The verses are, more often than not, witness statements to the daily grind of going forth with dhamma. It is if each contributor has been tapped on the shoulder by an interviewer and asked to give a quick appraisal of how they are getting along, how they are finding things so far, what they do to keep themselves going, what advice they follow, or what advice they might have for others. The verses, viewed this way, are less like poetry and more like the often-found poetics, so to speak, of statements taken verbatim from the field.

“Outside of this path,
the path of the many who teach other things doesn't go to Unbinding as does this:
Thus the Blessed One instructs the Community,
truly showing the palms of his hands.”
- Nagita (Thag. 1.86).

The often cheerful, sometimes slightly clumsy spontaneity of the verse is perhaps the most enduring, charming, singular aspect of the Theragatha and Therigatha. This can often produce imagery and sentiments of concise beauty and precision.

“The earth is sprinkled with rain,
wind is blowing,
lightning wanders the sky,
but my thoughts are stilled,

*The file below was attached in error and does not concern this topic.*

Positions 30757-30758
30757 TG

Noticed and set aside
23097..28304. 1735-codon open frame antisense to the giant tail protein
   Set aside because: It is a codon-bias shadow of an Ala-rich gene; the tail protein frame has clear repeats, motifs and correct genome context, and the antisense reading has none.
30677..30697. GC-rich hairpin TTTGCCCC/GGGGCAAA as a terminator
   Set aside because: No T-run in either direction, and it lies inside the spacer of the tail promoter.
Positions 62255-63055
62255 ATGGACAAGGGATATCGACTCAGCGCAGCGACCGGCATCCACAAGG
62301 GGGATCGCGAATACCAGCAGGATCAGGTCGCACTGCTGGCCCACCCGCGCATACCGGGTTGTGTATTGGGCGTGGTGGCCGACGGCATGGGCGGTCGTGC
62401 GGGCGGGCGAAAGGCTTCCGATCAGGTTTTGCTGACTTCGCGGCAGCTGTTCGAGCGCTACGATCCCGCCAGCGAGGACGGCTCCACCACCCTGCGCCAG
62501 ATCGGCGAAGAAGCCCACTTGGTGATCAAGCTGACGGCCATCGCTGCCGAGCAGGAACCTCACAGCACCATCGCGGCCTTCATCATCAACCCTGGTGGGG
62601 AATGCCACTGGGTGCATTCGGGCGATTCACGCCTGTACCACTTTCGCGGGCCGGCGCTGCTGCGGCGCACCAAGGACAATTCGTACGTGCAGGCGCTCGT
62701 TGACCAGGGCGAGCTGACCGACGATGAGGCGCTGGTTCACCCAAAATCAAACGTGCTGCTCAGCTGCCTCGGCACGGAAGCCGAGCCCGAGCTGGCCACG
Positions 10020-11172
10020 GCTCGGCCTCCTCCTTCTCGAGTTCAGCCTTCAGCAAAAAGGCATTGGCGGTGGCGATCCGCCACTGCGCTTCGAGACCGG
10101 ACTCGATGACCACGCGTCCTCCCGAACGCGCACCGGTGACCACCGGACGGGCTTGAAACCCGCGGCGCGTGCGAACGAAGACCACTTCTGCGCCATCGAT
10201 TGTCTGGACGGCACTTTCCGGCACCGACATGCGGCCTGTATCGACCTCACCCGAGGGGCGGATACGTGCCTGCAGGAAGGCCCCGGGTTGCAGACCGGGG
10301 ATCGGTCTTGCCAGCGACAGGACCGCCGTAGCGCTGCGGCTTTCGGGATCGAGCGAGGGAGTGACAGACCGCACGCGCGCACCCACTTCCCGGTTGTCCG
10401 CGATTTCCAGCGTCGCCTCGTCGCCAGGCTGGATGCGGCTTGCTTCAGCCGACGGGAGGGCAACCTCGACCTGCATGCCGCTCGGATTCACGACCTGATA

well-centered is my mind.”
- Vimala (Thag. 1.50).
“Even with all the whistles & whistling,
the calls of the birds,
my mind doesn't waver,
for my delight is in oneness.”
- Ramaneyakka (Thag. 1.49).

The casual, informal quality of many of the stanzas does not make them any the less powerful as verse, or any less persuasive as evidence of the personality of the Bhikkhu or Bhikkuni, glimpsed between the lines, struggling with his or her task.

“Going forth is hard;
houses are hard places to live;
the Dhamma is deep;
wealth, hard to obtain;
it's hard to keep going with whatever we get:
so it's right that we ponder continually
continual inconstancy.”
- Jenta (Thag. 1.111).

“So freed!
So freed!
So thoroughly freed am I from three crooked things:
my sickles,
my shovels,
my ploughs.
Even if they were here,
right here,
I'd be done with them,
done with them.
Do jhana, Sumangala.
Do jhana, Sumangala.
Sumangala, stay heedful.”
- Sumangala (Thag. 1.43).

It is difficult to establish exactly how these verses came to be compiled, for what precise reason, and over what period of time they were drawn together. That they were mainly gathered together in the time of the Buddha is beyond dispute. Rahula, the Buddha's son, contributes two verses. Contributing Bhikkhus, such as Vangisa, the nominal poet-laureate of the early Sangha, appear in separate suttas and feature in post-canonical works. If the dates of the other suttas are in dispute then the whole chronology of the canon falls apart.

As to the purpose and role of these verses, it must be seen that poetic expression, although not stated explicitly, was considered part of Right Speech.
"Monks, a statement endowed with five factors is well-spoken, not ill-spoken. It is blameless & unfaulted by knowledgeable people. Which five?
"It is spoken at the right time. It is spoken in truth. It is spoken affectionately. It is spoken beneficially. It is spoken with a mind of good-will."